Federal Circuit Backtracks on Negative Claim Limitations in Fingolimod Patent
Novartis Pharms. Corp. v. Accord Healthcare Inc., No. 2021-1070 (Fed. Cir. June 21, 2022).
In a reversal of fortunes, the Federal Circuit entertained a petition for rehearing from the losing side of a decision on Jan. 3, 2022 in this case, and has now decided that the claims are invalid for failure to meet the written description requirement. This case hinges on whether a negative claim limitation, “absent an immediately preceding loading dose regimen” is supported by the specification even though the disclosure is silent as to “loading doses.” The District Court and the earlier Jan. 3, 2022 decision held that this claim limitation was supported in the disclosure, but on June 21 a new panel reversed.
The patent at issue is US 9,187,405 which claims the use of the drug fingolimod in the treatment of multiple sclerosis. Each claim of the ’405 patent requires administering fingolimod “at a daily dosage of 0.5 mg, absent an immediately preceding loading dose regimen” (emphasis added). This loading dose claim limitation was added in prosecution to overcome prior art.
Novartis sued several generic drug companies for infringement of the ‘405 patent in an ANDA litigation. The generic drug companies denied infringement and counterclaimed that the ‘405 was invalid. The parties zeroed in on written description as the invalidity question to be decided.
The District Court concluded that the negative claim limitation was sufficiently supported by the patent specification, and the original Federal Circuit panel agreed in a split decision (Linn, O’Malley, dissent by Moore). The original majority asserted that there is no new and heightened standard for negative claim limitations, citing to Inphi Corp. v. Netlist, Inc., 805 F.3d 1350, 1356 (Fed. Cir. 2015). The majority held that the patent applicant possessed the invention (claim-recited dosages) as of the patent filing date and rejected defendant HEC’s arguments that the patent applicant used “mathematical sleights of hand” and that the specification lacked “blaze marks” to support the negative claim limitation.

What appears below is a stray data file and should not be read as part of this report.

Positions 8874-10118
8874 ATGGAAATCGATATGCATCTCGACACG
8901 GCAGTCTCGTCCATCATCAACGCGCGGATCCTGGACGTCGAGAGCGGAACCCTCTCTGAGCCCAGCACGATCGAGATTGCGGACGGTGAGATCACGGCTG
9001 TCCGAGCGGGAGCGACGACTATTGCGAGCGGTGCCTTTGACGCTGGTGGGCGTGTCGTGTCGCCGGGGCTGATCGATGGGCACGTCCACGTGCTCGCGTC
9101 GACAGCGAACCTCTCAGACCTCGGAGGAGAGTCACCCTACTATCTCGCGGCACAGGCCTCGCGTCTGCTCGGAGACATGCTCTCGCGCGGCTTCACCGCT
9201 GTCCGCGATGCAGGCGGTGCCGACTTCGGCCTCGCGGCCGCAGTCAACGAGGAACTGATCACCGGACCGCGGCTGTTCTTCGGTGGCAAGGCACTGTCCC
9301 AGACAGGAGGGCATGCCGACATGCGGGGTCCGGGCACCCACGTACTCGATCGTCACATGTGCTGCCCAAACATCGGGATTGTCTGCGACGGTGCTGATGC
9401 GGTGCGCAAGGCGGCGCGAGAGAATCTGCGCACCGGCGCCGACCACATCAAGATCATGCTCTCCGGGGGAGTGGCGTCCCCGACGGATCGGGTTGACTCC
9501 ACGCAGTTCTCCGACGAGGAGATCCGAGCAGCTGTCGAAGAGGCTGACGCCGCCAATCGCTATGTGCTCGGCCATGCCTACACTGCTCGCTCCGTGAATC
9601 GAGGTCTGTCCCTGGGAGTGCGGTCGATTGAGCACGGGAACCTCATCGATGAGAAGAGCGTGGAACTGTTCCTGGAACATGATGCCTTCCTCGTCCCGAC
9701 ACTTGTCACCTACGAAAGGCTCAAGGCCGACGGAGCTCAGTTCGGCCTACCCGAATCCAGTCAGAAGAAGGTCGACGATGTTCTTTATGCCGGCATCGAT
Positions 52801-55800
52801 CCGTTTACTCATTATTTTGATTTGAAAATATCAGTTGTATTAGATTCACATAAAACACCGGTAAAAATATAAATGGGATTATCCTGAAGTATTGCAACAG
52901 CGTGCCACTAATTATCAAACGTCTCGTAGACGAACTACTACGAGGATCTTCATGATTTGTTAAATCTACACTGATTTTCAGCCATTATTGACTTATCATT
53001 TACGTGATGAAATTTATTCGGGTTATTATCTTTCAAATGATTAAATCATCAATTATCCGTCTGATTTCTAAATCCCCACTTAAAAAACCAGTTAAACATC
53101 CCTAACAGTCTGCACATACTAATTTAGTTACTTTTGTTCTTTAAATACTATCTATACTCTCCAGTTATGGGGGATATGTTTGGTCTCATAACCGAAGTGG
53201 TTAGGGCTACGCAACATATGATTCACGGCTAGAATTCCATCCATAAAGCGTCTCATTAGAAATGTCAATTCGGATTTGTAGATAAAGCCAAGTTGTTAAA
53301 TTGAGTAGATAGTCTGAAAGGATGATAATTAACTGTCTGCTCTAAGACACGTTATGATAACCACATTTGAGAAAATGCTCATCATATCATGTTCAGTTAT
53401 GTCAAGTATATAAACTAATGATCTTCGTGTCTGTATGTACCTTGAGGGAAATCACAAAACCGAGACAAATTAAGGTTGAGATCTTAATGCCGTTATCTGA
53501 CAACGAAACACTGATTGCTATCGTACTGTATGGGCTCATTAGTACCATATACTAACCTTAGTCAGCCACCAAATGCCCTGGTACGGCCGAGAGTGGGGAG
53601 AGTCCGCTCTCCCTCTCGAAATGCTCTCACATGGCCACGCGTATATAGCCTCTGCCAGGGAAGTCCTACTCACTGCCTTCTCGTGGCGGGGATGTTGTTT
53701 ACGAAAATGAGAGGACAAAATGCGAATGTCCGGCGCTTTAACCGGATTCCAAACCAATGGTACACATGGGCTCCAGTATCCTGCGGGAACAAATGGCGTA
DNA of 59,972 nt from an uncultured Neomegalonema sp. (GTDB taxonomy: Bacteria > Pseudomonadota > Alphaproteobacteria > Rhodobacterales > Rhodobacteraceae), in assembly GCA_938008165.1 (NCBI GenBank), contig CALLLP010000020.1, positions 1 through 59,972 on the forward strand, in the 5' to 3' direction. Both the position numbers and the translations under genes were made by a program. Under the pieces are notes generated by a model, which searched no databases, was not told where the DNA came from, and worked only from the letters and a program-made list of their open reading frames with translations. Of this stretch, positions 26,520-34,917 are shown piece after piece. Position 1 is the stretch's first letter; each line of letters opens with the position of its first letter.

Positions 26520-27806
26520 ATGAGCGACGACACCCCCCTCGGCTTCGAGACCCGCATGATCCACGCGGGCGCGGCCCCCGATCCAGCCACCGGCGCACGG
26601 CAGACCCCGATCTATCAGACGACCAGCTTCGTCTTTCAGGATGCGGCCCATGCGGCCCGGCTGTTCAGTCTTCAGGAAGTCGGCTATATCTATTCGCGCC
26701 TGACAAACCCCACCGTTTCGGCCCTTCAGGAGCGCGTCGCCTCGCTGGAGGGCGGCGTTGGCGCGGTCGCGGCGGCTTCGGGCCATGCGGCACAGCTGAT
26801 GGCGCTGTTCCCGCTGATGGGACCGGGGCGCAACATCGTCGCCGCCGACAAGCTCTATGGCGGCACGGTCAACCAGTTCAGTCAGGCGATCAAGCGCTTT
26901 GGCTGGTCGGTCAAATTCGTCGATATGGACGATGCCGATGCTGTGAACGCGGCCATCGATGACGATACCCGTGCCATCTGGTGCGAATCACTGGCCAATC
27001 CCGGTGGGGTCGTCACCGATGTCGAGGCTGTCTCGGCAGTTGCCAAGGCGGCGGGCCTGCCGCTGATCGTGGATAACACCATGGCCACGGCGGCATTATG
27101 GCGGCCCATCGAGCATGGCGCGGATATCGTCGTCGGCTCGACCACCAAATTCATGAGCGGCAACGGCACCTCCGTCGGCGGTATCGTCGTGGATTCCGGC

But Judge Moore, in her dissent, was troubled that there was no explicit or implicit suggestion of the negative claim limitation in the specification. She states that “silence is not disclosure,” and that loading doses are not discussed in the specification. Moreover, Judge Moore noted that the MPEP § 2173.05(i) states the mere absence of a positive recitation is not enough, and silence alone is insufficient to support a negative claim limitation added in prosecution. Thus, Judge Moore would have found in the original decision that the claims failed to support the claim limitation that there was no loading dose in the specification.
After the Jan 3, 2022 decision, HEC filed a petition for rehearing or rehearing en banc. In the meantime, Judge O’Malley retired (effective March 11, 2022) and Judge Hughes joined the panel. The new panel granted HEC’s petition for rehearing and reversed the original panel decision, this time with Moore and Hughes in the majority and dissent by Judge Linn.
The new panel took a much stricter approach to a negative claim limitation, stating that there is adequate written description when, for example, “the specification describes a reason to exclude the relevant [element].” Santarus, Inc. v. Par Pharm., Inc., 694 F.3d 1344, 1351 (Fed. Cir. 2012). A reason to exclude an element could be found in statements in the specification expressly listing the disadvantages of using that element or that the specification distinguishes among the element and alternatives to it. Slip op. at 5 (quotations and citations omitted). Although the majority conceded that while a negative limitation need not be recited in the specification in haec verba, the majority insisted there must be something in the specification that conveys to a skilled artisan that the inventor intended the exclusion, such as a discussion of disadvantages or alternatives. Thus, the majority found that the claims lacked support for the negative claim limitation.